Healthbook? New MacBook Airs? Here are a few things to look out for on Monday.
Apple’s Worldwide Developers Conference kicks off on Monday, and if history is any indication there will be several executives in untucked shirts (and also software and possibly hardware updates). A year ago, CEO Tim Cook was promising investors “exciting new product categories” in 2014. And earlier this week iTunes chief Eddy Cue said the company has got “the best product pipeline that I’ve seen in my 25 years at Apple.” With no major unveilings thus far, and since Apple’s fiscal year ends in September, productivity in the United States is expected to drop considerably during the keynote presentation in anticipation of a new product unveiling. Then again, it’s just as likely that we’ll get nothing but software updates and have to wait until the fall for any consumer hardware news. There’s only one way to find out.
We’ll be covering the event live as it happens (it starts at 10 a.m. Pacific/1 p.m. Eastern), but until then, here’s a roundup of some of the more popular rumors bubbling.
The concept is an approach that attempts to mix the best of Android’s widgets system with the design and functionality of Windows Phone’s Live Tiles. “iOS Block” is the result, a method to turn a simple app icon into a larger block that’s animated and interactive. “You can interact with a Block and actually do stuff with it,” explains Machalani. “But, you can also access the application directly from the Block since it is the app itself, not a separate entity.”
As anticipated, Apple has acquired Beats Electronics for $3 billion, which is less than the $3.2 billion sticker price originally attached to the luxe headphone maker.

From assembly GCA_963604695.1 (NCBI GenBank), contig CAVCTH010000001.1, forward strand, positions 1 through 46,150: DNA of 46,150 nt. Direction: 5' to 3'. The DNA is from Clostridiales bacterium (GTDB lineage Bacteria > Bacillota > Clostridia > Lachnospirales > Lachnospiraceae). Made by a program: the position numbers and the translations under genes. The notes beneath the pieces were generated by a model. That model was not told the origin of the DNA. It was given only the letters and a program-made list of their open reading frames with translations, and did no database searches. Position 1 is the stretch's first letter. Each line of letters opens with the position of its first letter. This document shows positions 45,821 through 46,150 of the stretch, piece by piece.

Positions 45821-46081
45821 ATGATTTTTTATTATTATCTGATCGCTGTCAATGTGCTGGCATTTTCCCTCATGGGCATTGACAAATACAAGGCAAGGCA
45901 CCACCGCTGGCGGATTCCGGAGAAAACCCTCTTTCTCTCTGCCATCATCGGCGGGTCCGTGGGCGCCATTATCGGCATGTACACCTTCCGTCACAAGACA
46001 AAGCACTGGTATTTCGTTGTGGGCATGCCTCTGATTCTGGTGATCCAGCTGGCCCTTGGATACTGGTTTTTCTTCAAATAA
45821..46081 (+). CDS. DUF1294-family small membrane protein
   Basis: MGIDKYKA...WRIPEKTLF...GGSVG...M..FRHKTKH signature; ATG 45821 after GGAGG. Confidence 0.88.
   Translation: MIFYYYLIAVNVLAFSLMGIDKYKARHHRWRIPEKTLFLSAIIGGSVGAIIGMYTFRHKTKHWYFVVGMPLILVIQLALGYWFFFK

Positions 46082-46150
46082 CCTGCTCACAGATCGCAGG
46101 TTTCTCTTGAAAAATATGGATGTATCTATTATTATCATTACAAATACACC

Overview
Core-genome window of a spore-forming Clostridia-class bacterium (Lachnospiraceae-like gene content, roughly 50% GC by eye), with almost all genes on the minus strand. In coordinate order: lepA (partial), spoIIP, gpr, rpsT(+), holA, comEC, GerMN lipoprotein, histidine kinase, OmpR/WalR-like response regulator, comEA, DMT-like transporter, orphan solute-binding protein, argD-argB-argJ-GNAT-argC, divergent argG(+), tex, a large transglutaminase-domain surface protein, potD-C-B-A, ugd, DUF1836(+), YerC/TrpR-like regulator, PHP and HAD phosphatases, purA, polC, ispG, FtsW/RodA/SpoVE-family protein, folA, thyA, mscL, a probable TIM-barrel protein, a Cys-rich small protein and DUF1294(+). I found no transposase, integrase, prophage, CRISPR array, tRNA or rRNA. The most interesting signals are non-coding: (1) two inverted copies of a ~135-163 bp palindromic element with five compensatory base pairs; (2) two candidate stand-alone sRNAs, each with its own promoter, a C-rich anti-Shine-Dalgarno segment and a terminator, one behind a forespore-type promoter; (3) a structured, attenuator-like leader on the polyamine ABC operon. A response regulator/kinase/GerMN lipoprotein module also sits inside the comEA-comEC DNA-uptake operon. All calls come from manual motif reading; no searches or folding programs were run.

“Samsung took on a company with the arguably most successful consumer product ever created.”
Lasers. Infrared sensors. Parabolic mirror assemblies. These are the technologies that could allow iPhones of the future to project holograms from 3-D screens, according to a new Apple patent application.
Some analysts predict Apple is gearing up for an HD MacBook Air at WWDC this June.
Yes, that’s Tim Cook narrating. As Rene Ritchie notes:
My best guess as to why Tim Cook narrated the “Better” video is because it speaks to Apple’s core values, and speaking to Apple’s core values is both deeply important to Tim Cook, and how he’s been positioned atop and within Apple.
You can say Tim Cook is not a product guy, but there’s no question that he knows better than anyone how Apple does what it does. And because he cares about it, he’s made that process… better.
If you’re walking, you really shouldn’t be texting. While not as perilous as texting and driving, there’s no surer way to annoy fellow pedestrians than by zigzagging across a sidewalk, eyes glued to your precious screen. But if you absolutely must walk and text, Apple might have a new feature that could make that action safer.
“Further adding to the unshakable feeling that the apocalypse is nigh, Apple added a dedicated selfie section to the App Store.”
"It’s hard to imagine this would work as well with other equipment that doesn’t have Apple’s cult following. If hacked old computers were available for sale, would you want to buy a Dell from 2003?" - These classic Macs from the late ’80s have been fitted with iPads inside, making them a hybrid of recycled Apple parts.
These videos give you a rough idea of what talking to Siri from behind the wheel might look like.
At last, one of the best predictive-typing keyboards for Android is coming to iOS. The bad news, though, is that SwiftKey’s magical time-saving technology is siloed into a single app specifically designed for note-taking.